ABSTRACT: Inhibition of bacterial acid production by dental restorative materials is one of the strategies for secondary caries prevention. This study aimed to evaluate the effect of fluoride-releasing restorative materials on bacteria-induced pH fall at the bacteria-material interface. Four fluoride-releasing restorative materials, glass-ionomer cement (GIC), resin-modified glass-ionomer cement (RMGIC), resin composites (RC) and flowable resin composite (FRC) were used. Each specimen was immersed in potassium phosphate buffer at pH 7.0 for 10min and 4 weeks, and in potassium acetate buffer at pH 5.5 for 4 weeks. An experimental apparatus was made of polymethyl methacrylate and had a well with restorative materials or polymethyl methacrylate (control) at the bottom. The well was packed with cells of Streptococcus mutans, and the pH at the interface between cells and materials was monitored using a miniature pH electrode after the addition of 1% glucose for 90min, and the fluoride released into the well was quantified using a fluoride ion electrode. The pH of GIC (4.98-5.18), RMGIC (4.77-4.99), RC (4.62-4.75) and FRC (4.54-4.84) at 90min were higher than that of control (4.31-4.49). The fluoride amounts released from GIC were the highest, followed by RMGIC, RC and FRC, irrespective of immersion conditions. Saliva coating on materials had no significant effect. The fluoride-releasing restorative materials inhibited pH fall at the bacteria-material interface. The degree of inhibition of pH fall seemed to correspond to the amount of fluoride detected, suggesting that the inhibition was due to the fluoride released from these materials. A little amount of fluoride actually released from the fluoride-releasing materials may have caries preventive potential for oral bacteria.
    Journal of dentistry 11/2013; · 3.20 Impact Factor
  • [Show abstract] [Hide abstract]
    ABSTRACT: Actinomyces are predominant oral bacteria; however, its cariogenic potential, such as acid production and fluoride sensitivity, has not been elucidated in details and compared with the other caries-associated oral bacteria, such as Streptococcus. Therefore, this study aimed to elucidate and compare the acid production and growth of Actinomyces and Streptococcus, considering the presence of bicarbonate and fluoride, mimicking the oral cavity. The acid production from glucose was measured by pH-stat at pH 5.5 and 7.0 under anaerobic conditions. The growth rate was assessed by optical density in anaerobic culture. Although the acid production rate by Actinomyces was lower than that of Streptococcus, the acid production of Actinomyces was more tolerant to fluoride (IDacid production 50 = 110-170 ppm at pH 7.0 and 10-13 ppm at pH 5.5) than that of Streptococcus (IDacid production 50 = 36-53 ppm at pH 7.0 and 6.3-6.5 ppm at pH 5.5). Bicarbonate increased the acid production of Actinomyces with prominent succinate production, and enhanced the fluoride tolerance (IDacid production 50 = 220-320 ppm at pH 7.0 and 33-52 ppm at pH 5.5). Bicarbonate had no effect on Streptococcus. In addition, although the growth rate of Actinomyces was lower than that of Streptococcus, Actinomyces growth was more tolerant to fluoride (IDgrowth 50 = 130-160 ppm) than Streptococcus (IDgrowth 50 = 27-36 ppm). These results indicate that oral Actinomyces are more tolerant to fluoride than oral Streptococcus, and bicarbonate enhances the fluoride tolerance of oral Actinomyces. Further study is needed to generalize to the genus level due to the limited number of species tested.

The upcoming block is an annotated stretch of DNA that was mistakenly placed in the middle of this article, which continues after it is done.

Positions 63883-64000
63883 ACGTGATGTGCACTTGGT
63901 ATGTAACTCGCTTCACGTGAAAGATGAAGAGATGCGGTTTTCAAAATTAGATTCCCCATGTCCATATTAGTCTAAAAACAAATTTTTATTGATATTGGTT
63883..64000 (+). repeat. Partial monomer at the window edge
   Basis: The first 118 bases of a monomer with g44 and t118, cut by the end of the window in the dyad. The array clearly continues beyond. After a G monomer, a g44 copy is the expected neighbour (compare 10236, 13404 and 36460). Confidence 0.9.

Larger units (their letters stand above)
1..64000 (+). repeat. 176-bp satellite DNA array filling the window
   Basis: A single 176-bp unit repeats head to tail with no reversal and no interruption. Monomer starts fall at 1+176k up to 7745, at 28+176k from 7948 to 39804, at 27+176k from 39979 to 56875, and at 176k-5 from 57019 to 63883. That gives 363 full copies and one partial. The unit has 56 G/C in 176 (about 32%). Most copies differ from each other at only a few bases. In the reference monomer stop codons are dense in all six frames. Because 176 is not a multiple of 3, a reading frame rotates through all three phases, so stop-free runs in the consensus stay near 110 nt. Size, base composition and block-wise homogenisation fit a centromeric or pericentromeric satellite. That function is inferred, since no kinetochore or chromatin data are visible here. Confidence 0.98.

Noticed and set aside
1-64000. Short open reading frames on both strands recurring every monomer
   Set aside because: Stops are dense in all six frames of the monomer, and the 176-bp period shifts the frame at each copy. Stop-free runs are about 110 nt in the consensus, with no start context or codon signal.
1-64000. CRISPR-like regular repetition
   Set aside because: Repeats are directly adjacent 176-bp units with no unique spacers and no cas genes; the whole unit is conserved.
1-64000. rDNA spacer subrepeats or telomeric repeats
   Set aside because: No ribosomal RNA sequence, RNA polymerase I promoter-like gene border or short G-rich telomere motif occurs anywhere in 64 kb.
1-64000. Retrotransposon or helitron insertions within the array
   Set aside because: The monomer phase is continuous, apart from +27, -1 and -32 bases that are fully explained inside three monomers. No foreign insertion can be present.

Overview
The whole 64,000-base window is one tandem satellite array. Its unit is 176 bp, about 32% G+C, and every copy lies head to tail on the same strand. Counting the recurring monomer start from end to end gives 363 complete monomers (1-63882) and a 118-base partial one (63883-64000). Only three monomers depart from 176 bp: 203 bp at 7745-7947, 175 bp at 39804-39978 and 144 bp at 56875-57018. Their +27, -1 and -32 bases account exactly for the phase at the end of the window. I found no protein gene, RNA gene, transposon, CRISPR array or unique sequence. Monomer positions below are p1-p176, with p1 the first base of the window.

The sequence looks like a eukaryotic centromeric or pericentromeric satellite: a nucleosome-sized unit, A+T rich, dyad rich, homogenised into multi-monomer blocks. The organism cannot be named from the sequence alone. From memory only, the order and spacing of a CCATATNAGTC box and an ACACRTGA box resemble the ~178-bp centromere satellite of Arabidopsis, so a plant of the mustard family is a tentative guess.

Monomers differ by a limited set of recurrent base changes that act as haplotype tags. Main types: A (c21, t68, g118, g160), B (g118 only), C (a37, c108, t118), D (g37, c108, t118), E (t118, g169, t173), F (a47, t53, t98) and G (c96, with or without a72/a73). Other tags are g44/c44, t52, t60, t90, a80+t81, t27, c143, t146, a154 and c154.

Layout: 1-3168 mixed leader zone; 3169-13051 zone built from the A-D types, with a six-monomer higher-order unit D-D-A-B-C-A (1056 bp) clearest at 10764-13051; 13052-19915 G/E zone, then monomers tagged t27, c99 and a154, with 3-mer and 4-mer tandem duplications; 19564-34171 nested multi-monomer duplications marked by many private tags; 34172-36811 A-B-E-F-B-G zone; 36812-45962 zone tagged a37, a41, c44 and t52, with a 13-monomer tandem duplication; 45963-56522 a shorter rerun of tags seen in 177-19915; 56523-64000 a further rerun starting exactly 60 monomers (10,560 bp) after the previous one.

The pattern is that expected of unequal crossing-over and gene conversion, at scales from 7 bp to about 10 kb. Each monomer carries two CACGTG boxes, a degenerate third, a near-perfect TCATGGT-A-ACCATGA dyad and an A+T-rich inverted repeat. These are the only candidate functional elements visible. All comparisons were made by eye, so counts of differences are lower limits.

Microbiology and Immunology 09/2013; · 1.55 Impact Factor
  • Yoko Sakuma, Jumpei Washio, Keiichi Sasaki, Nobuhiro Takahashi
    [Show abstract] [Hide abstract]